Data science and machine learning are great advancements developing the world in manners that occasionally appear to be straight out of a science fiction movie.
The present-day machines are equipped for tedious assignments, just like utilizing complex mathematics to make sense of how to chart a path for a rocket to fly or making weather forecasts based on historical information.
What better way is there to experience the magic of Data science and machine learning than movies? We’ve put together 10 of the best data science and machine learning films:
The title originates from the Latin expression “deus ex machina,” interpreted as “god from the machine.”
In the movie, Caleb, a software engineer at one of the biggest web organizations on the planet, is chosen to take an interest in the greatest experiment of the century.
His job? To develop an artificial intelligence system from scratch utilizing personal information collected from social networking sites.
This film explores a darker topic, investigating humanity’s right to privacy alongside the power of machine learning and data analysis.
In most employments of data science, current data is utilized to extrapolate new info—but not in “Minority Report.”
Instead, PreCogs, a group of gifted people with psychic abilities, give the police force the who, where, and what of crimes and their masterminds.
Using visual data and other data given by these PreCogs, it’s up to the PreCrime police unit to utilize future information to nail down the better details in a crime with the end goal to prevent it. With this, the power of data science is fortified.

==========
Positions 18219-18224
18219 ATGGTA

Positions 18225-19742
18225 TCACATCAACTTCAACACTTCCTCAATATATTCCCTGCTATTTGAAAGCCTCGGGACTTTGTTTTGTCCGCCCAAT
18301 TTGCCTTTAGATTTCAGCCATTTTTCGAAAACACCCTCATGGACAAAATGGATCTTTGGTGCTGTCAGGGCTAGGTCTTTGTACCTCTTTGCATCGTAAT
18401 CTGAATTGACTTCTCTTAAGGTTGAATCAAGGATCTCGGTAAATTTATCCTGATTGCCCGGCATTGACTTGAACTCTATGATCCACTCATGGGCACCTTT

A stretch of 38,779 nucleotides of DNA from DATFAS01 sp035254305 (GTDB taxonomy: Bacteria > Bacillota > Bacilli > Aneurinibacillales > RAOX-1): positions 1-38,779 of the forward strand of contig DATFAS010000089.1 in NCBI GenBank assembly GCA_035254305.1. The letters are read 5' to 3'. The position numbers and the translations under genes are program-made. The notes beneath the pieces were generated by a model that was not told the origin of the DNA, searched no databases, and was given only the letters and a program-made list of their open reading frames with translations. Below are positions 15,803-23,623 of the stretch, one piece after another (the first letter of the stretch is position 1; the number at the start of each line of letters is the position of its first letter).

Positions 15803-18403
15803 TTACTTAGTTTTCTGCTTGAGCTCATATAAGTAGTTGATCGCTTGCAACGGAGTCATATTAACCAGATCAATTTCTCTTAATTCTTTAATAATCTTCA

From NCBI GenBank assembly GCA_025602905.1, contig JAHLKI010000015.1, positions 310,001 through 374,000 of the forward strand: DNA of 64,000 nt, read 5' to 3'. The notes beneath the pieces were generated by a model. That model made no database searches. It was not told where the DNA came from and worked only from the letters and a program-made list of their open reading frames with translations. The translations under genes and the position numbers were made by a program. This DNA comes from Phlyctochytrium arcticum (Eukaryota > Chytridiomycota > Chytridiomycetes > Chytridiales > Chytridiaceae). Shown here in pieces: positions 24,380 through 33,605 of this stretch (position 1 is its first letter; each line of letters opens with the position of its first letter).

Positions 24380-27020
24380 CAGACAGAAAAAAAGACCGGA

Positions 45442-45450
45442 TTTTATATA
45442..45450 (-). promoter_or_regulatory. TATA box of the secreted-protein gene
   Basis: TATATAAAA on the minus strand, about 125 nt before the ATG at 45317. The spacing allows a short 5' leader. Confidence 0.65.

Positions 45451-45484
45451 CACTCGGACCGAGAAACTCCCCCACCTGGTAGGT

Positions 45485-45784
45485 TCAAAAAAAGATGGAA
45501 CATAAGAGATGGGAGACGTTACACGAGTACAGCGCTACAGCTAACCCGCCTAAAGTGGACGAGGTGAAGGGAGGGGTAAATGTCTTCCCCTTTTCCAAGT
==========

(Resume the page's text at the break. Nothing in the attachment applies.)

The truth is that technology isn’t a “malevolent” instrument ordinarily; rather, it’s flexible to its user’s will.
“21” looks into the math and science of card counting and Las Vegas casinos. Utilizing code talk, hand signals, and a sharp eye, the film investigates the true story of how six MIT understudies could take Vegas casinos for millions.
The Imitation Game
Alan Turing, otherwise called the dad of present-day computer science is notable as the mathematician that “broke the riddle.”
Used by the Germans to encode their messages, the Enigma was a key piece of the Nazi system to securely stow away vital info in plain sight.
To break the code, Turing made a primitive computer that would consider all permutations at a quicker rate than any human could. That helped the Allied forces guarantee their triumph.
In truth, this movie doesn’t simply recount the tale of Turing’s psyche, yet in addition portrays the way toward making the first-ever machine of its kind and brings forth not just the craft of coding and making machines, yet in addition that of cryptography and cybersecurity.
Predictive analysis is amazingly powerful, as “Moneyball” appears. With a negligible budget, Oakland A’s general manager Billy Beane must figure out how to obtain new players with the end goal to fabricate a triumphant group.
He does as such by making use of computer-generated analysis of historical information and predictive modeling, developing a winning baseball team with next to zero extra financial assistance.
Technology doesn’t exist in an air pocket. It influences, and is influenced by, a great many distinctive variables—this can be risky, particularly when technical faults and bugs happen.
The degree of the effect that innovation has on our lives is investigated in more prominent detail in “Margin Call.”